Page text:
GeoLog

GeoTalk: A smart way to map earthquake impact

GeoTalk: A smart way to map earthquake impact

Last week at the 2016 General Assembly Sara, one of the EGU’s press assistants, had the opportunity to speak to Koen Van Noten about his research into how crowdsourcing can be used to find out more about where earthquakes have the biggest impact at the surface.

Firstly, can you tell me a little about yourself?

I did a PhD in structural geology at KULeuven and, after I finished, I started to work at the Royal Observatory of Belgium. What I do now is try to understand when people feel an earthquake, why they can feel it, how far away from the source they can feel it, if local geology affects the way people feel it and what the dynamics behind it all are.

How do you gather this information?

People can go online and fill in a ‘Did You Feel It?’ questionnaire about their experience. In the US it’s well organised because the USGS manages this system in whole of the US. In Europe we have so many institutions, so many countries, so many languages that almost every nation has its own questionnaire and sometimes there are many inquiries in only one country. This is good locally because information about a local earthquake is provided in the language of that country, but if you have a larger one that crosses all the borders of different countries then you have a problem. Earthquakes don’t stop at political borders; you have to somehow merge all the enquiries. That’s what I’m trying to do now.

European institutes that provide an online "Did You Feel the Earthquake?" inquiry. (Credit: Koen Van Noten)

European institutes that provide an online “Did You Feel the Earthquake?” inquiry. (Credit: Koen Van Noten)

There are lots of these databases around the world, how do you combine them to create something meaningful?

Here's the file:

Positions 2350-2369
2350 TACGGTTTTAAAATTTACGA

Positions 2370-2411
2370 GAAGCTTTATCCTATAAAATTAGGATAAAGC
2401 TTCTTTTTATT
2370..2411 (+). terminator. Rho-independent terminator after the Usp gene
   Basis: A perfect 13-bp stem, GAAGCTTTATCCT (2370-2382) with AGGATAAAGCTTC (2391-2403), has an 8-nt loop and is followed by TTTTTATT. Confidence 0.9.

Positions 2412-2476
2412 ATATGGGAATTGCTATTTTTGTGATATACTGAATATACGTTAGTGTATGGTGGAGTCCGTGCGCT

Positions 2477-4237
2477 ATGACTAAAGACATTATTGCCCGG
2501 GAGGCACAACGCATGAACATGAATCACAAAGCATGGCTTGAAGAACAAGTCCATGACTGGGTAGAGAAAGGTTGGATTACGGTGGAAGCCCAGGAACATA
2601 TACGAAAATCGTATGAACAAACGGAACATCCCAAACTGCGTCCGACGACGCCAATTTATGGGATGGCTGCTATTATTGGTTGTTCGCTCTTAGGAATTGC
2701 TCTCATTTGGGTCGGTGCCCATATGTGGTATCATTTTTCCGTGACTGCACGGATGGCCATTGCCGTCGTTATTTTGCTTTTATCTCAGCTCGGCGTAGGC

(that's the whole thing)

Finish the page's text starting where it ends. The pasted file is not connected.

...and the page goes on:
You first have to ask the different institutions if you can use their datasets, that’s crucial – am I allowed to work on it? And then find a method to merge all this information so that you can do science with it.

You have institutions that capture global data and also local networks. They have slightly different questions but the science behind them is very similar. The questions are quite specific, for instance “were you in a moving vehicle?” If you answer yes then of course the intensity of the earthquake has to be larger than one felt by somebody who was just standing outside doing nothing and barely felt the earthquake. You can work out that the first guy was really close to the epicentre and the other guy was probably very far, or that the earthquake wasn’t very big.

Usually intensities are shown in community maps. To merge all answers of all institutes, I avoid the inhomogeneous community maps. Instead I use 100 km2 grid cell maps and assign an intensity to every grid cell.. This makes the felt effect easy to read and allows you to plot data without giving away personal details of any people that responded. Institutes do not always provide a detailed location, but in a grid cell the precise location doesn’t matter. It’s a solution to the problem of merging databases within Europe and also globally.